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RFC: Creating unicursal stars

by Fox (Pilgrim)
on Nov 06, 2009 at 14:17 UTC ( #805492=perlmeditation: print w/ replies, xml ) Need Help??

All started a week ago when I saw a unicursal hexagram and I started wondering the logic behind drawing a n-points unicursal star, so I gone thorough some wikipedia articles and finally created a method that can draw a unicursal star polygon of n points for any natural* number.

For those wondering, any non-convex polygon in star form could be considered a star polygon, but only those where the lines can be draw starting and ending at the same point, passing through all the other points exactly one time are unicursal star polygons

Although my code works like I wanted, I still don't like how it does it, so I would like to hear what the perlmonks have to say about it.

And here is the code:

#!/usr/bin/perl use warnings; die "need number of points\n" unless @ARGV; $n = shift; die "need valid number\n" if($n!~m/^\d+$/ || $n < 1); use constant PI => 4*atan2(1,1); $rad = 150; # radius of circunference, size of star $alpha = 3*PI/2; # angle of starting point $beta = 2*PI/$n; # angle variation for(0..$n-1) # finding necessary points { $x = $rad + $rad * cos($alpha); $y = $rad + $rad * sin($alpha); $pts{$_}{x} = $x; $pts{$_}{y} = $y; $alpha += $beta; } # svg header print "<?xml version='1.0' standalone='no'?> <!DOCTYPE svg PUBLIC '-//W3C//DTD SVG 1.1//EN' ''> <svg width='100%' height='100%' version='1.1' xmlns=''>\n\n"; $mod = calcMagic($n); # interval of points print STDERR "mod: $mod\n"; $oldp = 0; $p = 1; while($p != 0) { $mod = hexMagic($oldp) if($n == 6); # hexagrams are irregular $p = ($oldp + $mod) % $n; # find next point print STDERR "LINE: $oldp <-> $p\n"; $x1 = $pts{$oldp}{x}; $y1 = $pts{$oldp}{y}; $x2 = $pts{$p}{x}; $y2 = $pts{$p}{y}; print "<line x1='$x1' y1='$y1' x2='$x2' y2='$y2' style='stroke:rgb +(0,0,0);stroke-width:1'/>\n"; $oldp = $p; } print "\n</svg>\n"; # calculate the interval # based on number of points sub calcMagic { ($n) = @_; $m = -1; $mod = 1; for(1..$n) { $mod += $m; $m = nextMagic($m); } return $mod; } # have no idea sub nextMagic { ($oldm) = @_; return 3 if($oldm == -1); return -2 if($oldm == 3); return 2 if($oldm == -2); return -1 if($oldm == 2); } # special case, # hexagram intervals sub hexMagic { ($p) = @_; return 2 if($p == 0); return 3 if($p == 2); return 4 if($p == 5); return 4 if($p == 3); return 3 if($p == 1); return 2 if($p == 4); }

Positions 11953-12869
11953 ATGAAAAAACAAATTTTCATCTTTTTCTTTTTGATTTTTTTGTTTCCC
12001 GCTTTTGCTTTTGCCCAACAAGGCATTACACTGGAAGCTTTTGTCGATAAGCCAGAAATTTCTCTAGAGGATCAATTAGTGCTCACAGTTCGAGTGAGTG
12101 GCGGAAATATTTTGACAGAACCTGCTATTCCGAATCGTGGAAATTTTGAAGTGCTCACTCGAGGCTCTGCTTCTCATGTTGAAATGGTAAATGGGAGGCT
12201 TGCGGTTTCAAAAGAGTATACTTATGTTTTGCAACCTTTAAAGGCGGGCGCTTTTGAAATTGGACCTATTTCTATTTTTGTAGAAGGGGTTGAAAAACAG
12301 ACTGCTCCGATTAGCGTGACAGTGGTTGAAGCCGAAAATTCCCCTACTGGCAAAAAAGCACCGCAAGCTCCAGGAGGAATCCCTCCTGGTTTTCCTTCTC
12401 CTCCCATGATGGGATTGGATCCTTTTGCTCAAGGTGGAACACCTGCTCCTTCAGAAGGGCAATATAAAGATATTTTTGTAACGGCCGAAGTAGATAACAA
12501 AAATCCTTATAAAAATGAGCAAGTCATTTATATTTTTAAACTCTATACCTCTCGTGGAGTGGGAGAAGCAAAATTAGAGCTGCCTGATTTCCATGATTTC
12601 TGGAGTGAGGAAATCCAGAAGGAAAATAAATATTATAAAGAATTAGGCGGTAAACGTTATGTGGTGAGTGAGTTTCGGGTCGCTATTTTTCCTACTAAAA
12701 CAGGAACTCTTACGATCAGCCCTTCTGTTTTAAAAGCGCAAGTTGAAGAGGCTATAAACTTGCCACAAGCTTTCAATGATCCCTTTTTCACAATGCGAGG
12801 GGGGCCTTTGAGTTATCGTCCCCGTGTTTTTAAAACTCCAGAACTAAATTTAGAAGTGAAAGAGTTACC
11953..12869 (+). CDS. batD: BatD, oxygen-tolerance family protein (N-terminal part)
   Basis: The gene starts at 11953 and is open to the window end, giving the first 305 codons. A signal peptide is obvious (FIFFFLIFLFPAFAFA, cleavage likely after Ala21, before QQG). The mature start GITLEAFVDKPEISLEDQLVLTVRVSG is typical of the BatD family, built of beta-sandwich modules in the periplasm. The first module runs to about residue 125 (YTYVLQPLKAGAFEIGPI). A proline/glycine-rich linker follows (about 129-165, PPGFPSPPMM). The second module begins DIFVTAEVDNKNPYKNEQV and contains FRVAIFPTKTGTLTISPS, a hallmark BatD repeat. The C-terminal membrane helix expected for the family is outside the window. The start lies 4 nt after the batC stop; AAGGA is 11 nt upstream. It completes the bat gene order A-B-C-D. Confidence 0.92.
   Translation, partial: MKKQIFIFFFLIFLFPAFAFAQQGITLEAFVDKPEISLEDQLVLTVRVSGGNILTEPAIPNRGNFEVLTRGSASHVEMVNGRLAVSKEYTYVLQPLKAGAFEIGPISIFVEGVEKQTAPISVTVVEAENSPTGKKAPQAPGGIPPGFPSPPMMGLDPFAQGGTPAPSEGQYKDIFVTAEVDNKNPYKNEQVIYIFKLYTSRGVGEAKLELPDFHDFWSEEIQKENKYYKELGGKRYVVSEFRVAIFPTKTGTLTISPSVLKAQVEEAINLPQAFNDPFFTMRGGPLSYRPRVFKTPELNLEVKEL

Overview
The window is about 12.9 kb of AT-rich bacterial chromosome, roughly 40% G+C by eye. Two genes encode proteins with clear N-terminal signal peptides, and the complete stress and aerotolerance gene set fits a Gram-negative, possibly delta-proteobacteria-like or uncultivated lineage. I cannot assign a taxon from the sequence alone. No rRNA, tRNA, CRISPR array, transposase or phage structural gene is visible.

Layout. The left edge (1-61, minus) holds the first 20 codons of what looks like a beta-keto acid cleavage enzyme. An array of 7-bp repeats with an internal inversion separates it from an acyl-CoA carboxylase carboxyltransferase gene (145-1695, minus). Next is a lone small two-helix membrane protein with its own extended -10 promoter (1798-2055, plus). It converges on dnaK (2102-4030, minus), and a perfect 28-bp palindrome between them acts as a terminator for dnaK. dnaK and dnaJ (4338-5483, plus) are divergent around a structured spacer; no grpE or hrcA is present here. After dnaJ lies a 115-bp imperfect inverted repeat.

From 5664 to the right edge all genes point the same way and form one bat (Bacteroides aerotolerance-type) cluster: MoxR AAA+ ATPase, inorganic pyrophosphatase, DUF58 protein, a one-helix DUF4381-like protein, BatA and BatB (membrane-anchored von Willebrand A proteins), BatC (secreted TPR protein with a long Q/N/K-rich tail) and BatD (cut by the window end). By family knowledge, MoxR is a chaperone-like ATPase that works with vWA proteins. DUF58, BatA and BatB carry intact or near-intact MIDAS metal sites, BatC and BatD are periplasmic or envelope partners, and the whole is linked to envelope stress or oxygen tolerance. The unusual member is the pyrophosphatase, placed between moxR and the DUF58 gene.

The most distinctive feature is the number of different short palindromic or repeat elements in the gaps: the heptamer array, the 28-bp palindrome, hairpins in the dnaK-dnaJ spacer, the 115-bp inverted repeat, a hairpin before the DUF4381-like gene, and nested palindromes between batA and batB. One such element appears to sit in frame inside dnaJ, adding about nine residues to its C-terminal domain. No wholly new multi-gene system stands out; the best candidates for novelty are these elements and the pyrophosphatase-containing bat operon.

As you can see, it actually outputs a SVG image, you can run it like:
$perl N > img.svg ,where N is the points number
and open the result in your favorite browser/image viewer.

The main problem is finding the $mod number, this is how much points it will 'jump' from the current point to draw the next line.
Notice that this is where things get dirty, calcMagic was called this ways because I failed in understand the logic(if any) behind it.

There is also a side problem, take a look again in the unicursal hexagram and you will notice that it's irregular, which means the $mod number changes depending on the current point.

..and, although I was a Anonymous Monk for quite a time, I sill not sure if this is the right place for this, even after reading Where should I post X?, so I'm sorry if it isn't.

Comment on RFC: Creating unicursal stars
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Re: RFC: Creating unicursal stars
by huxtonr (Initiate) on Nov 06, 2009 at 16:27 UTC

    The main problem isn't finding $mod, it's getting it to work, and you've done that. Congratulations!

    However, there are a couple of things you might find it useful to change.

    Firstly, "use strict" at the top of your script. Always. Until you know enough to ignore that advice.

    Secondly, try having a short main body of code calling a couple of top-level functions:

    #!/usr/bin/perl ... my @polygon = build_polygon($num_points, $radius); print_svg_polygon(@polygon); exit; sub build_polygon { ...

    It makes it easy to see what the script does at a glance, and lets you re-use bits more easily.

    Thirdly, make sure you scope your variables. Use "my" to restrict them to their defining block. Otherwise, the $n in calcMagic for example is the same as the $n at the top of your script. If you changed it inside the sub it would change in the main script too.

    sub calcMagic { my ($n) = @_; my $m = -1; my $mod = 1; for(1..$n) { $mod += $m; $m = nextMagic($m); } return $mod; }

    Finally, read up on Getopt::Long ( That will let you call add named options to your script so you can do something like: --points=5 --radius=200

    It's a well-known and well tested module, and has good documentation.

    You could also replace the multiple "if" statements with a lookup into an array, but I'm not sure it would make the code any clearer really.

    Hope that's helpful.

        That template is from 2000 (we're three versions of Perl past that time), was probably mostly developed even earlier, and while tye's advice is generally to be preferred over mine, I would call camelCase bad—or at the most defensible least, uncommon—Perl style.

      thanks for the tips, will try to put it in practice ;)
Re: RFC: Creating unicursal stars
by zentara (Archbishop) on Nov 06, 2009 at 18:23 UTC
      this SuperFormula looks interesting indeed, will try to make a version using this formula and see if it gets any better.thanks.
Re: RFC: Creating unicursal stars
by hossman (Prior) on Nov 07, 2009 at 08:47 UTC

    "Unicursal" ? ... "Eulerian path" ? ... "Star polygon" ? ....

    I never knew they had a real name, i just thought they were kinda cool: Make N pointed stars.

      haha, neither I, I learned all about it past week in wikipedia

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